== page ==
Microsoft previews TellMe phone voice control
Vocalisation. Vocalisation. Vocalisation
CES on Video The future of the mobile phone is... er... voice. So said Microsoft staffers during Bill Gates' (final) CES keynote speech last night. Voice for calls, obviously - but also voice for controlling the phone...
Can't see the video? Download Flash Player from Adobe.com
@ War Monger
I agree - when I said niche market, I meant that it would ALWAYS appeal to a small number, and MAYBE appeal to a broader base. As for "the" way we do anything, as always, it's good to have one more possibility, to give us more flexibility and choice in how we do things. But people being as diverse as they are, stating "the" way to do anything is always going to be marketing talk - it will always be one among many.
Re: TellMe video
Combination of resonnating sound and thick American accent = toally incomprehensible video (at least for a b*** foreigner like me) :-(
I was pretty impressed with Tell Me's application
when I used it prior to the Microsoft acquisition. The speech recognition functions as well as any I've used, far superior to most of the call center IVRs we're all too familiar with. In response to a query for a specific business it delivered a menu offering 1) click to call 2)map to location and, if I remember correctly 3) driving directions. I found it very useful when en route to an unfamiliar location, not wanting to be distracted by triple tapping on a feature phone. A niche product, perhaps, but certainly one with a broad potential user base.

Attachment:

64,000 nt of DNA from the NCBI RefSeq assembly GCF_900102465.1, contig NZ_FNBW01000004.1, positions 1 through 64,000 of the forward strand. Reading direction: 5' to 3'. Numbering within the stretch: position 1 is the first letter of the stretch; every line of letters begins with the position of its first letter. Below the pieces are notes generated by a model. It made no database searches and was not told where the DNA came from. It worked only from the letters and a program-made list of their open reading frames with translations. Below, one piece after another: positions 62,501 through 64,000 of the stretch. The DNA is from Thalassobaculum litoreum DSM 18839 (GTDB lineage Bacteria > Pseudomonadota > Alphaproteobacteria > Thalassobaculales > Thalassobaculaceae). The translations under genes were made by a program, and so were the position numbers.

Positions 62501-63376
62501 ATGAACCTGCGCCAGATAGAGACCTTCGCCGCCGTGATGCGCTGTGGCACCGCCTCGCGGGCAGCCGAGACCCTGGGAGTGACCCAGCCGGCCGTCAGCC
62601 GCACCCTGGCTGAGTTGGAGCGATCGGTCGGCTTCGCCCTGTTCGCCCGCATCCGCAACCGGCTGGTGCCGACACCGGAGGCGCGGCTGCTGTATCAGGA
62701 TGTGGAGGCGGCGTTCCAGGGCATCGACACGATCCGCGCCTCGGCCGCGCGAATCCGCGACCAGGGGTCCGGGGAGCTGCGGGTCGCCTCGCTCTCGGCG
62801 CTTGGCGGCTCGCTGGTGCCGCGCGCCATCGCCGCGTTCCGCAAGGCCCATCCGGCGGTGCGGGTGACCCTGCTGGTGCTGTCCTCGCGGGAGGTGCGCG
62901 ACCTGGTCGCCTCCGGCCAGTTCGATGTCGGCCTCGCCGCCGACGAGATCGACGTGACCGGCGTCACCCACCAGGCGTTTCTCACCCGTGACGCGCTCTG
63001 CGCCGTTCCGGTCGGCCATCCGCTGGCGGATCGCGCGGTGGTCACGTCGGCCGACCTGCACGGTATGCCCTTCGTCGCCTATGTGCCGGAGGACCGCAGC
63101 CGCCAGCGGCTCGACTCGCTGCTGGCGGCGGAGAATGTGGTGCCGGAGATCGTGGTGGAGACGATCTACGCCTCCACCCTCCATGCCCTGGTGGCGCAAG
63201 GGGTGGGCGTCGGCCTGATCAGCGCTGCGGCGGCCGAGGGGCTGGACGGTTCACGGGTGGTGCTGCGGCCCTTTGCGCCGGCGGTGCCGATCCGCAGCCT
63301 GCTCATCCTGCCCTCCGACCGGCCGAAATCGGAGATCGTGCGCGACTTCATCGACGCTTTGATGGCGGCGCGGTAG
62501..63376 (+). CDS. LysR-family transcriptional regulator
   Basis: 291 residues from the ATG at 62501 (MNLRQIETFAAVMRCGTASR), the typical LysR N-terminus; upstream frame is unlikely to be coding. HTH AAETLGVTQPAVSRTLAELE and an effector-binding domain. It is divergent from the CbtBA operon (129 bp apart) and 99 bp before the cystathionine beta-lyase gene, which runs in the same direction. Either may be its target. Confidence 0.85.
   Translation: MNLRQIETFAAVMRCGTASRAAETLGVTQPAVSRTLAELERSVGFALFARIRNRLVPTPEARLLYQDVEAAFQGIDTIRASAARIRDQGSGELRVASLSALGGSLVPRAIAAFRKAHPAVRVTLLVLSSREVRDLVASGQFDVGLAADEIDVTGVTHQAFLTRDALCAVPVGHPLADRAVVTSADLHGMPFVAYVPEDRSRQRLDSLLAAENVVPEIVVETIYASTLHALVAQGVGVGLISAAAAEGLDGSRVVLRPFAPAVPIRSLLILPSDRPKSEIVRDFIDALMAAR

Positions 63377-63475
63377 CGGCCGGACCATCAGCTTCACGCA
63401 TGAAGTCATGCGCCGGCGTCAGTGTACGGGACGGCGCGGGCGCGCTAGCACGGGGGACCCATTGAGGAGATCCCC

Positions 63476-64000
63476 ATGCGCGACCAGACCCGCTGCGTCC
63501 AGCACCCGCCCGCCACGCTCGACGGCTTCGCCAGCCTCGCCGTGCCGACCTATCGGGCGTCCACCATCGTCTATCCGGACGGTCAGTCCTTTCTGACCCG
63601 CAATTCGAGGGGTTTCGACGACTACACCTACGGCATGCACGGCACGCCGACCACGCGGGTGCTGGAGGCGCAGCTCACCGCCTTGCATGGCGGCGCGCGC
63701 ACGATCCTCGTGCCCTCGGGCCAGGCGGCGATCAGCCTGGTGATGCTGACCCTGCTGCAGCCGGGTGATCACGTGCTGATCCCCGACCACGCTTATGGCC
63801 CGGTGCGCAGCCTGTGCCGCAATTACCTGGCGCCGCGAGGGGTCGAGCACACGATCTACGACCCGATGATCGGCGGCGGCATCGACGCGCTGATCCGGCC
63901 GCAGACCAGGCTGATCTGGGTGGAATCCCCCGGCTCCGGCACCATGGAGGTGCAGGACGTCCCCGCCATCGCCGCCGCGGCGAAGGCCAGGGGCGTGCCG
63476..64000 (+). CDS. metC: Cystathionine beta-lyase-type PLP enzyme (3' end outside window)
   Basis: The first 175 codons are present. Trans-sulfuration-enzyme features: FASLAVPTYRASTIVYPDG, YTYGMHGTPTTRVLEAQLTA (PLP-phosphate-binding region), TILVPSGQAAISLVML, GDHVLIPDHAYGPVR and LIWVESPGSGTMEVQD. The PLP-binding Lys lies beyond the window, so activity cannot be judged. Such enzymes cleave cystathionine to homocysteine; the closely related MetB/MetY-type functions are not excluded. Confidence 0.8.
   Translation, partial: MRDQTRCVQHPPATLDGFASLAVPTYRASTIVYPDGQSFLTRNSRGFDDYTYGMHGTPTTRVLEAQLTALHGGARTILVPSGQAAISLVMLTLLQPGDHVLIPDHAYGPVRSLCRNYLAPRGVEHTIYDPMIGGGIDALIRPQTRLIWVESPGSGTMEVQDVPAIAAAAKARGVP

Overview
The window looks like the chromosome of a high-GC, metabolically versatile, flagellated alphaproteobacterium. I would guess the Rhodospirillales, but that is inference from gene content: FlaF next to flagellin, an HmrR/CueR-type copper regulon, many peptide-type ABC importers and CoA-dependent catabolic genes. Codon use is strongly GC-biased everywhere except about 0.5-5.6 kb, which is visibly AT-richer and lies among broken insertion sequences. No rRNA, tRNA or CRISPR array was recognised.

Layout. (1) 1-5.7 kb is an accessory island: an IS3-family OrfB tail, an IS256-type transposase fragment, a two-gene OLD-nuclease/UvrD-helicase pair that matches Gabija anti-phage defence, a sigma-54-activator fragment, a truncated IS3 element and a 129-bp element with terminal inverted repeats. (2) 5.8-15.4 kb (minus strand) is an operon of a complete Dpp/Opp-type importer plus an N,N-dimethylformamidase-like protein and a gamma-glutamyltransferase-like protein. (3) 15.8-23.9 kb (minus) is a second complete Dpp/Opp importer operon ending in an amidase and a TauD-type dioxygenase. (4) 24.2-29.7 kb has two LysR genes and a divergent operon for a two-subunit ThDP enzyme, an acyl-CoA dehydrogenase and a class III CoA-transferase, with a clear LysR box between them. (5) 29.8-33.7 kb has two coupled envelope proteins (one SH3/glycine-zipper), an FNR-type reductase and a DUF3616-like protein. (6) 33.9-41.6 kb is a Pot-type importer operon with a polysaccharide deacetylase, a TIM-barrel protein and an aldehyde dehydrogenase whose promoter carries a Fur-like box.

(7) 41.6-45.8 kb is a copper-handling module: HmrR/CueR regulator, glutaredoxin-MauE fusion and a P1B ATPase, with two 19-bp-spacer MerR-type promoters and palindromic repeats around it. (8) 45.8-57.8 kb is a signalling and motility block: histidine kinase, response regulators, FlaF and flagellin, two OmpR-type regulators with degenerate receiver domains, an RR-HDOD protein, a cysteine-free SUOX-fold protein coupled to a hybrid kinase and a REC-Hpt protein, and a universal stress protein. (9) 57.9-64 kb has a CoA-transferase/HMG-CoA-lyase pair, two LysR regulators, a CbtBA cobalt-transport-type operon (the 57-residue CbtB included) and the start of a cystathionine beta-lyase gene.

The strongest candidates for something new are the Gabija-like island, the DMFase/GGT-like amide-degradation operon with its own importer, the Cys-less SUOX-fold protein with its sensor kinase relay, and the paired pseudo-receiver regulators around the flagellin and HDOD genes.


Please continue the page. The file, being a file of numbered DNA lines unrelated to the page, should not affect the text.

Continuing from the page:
The only beef I've got is with MSFT's presenter who says that voice will be "the" way we search on mobile. I don't believe that any more than I believed the MSFT talking head @ CTIA who said that Windows Mobile will be "the" mobile OS standard.
Is voice "efficient"
Is it just me, or does it seem that this voice controlled stuff is just plain inefficient? When phones first started out, you picked up the phone, and the operator (they used to exist, really) said "number please". You said something (KLondike 5-9845 or some such) and presto chango, you were "connected". We have since evolved thru rotary dial phones (remember those?) and then nice push-button phones (Touch-Tone/DTMF) all to save time. Mostly this saved the time of the phone company, but the side effect was that it saved the USER of the phone the time as well. How fast can you say a phone number (AND have it understood) as opposed to "punching it in"? I get stuck with all these silly voice response systems and if I had a simple menu system I could get the information sent in MUCH faster.
Then there is the security aspect. OK, you call your bank, then you SPEAK your account number to the voice response system. Oh, to have a handy pencil and paper nearby to copy down these nice numbers to order a new TV set for me. Really smart, eh?
The other fact is that most voice response systems aren't that good (they are improving, but...). If you had your nice secretary/administrative assistant with the accuracy rate of the voice response unit (asking "is that right") you would hand out the pink slip pronto!
It looks good on TV, but in real life it just doesn't fly!
ObTechnology: I'm reminded of the race between morse code and IM keying on a cell phone. Guess what one won?!
More video Reviews. Nooooo.
I want words. The little squiggly usually black marks.
Jim: "It's Format C:"
Room full of whirling disks....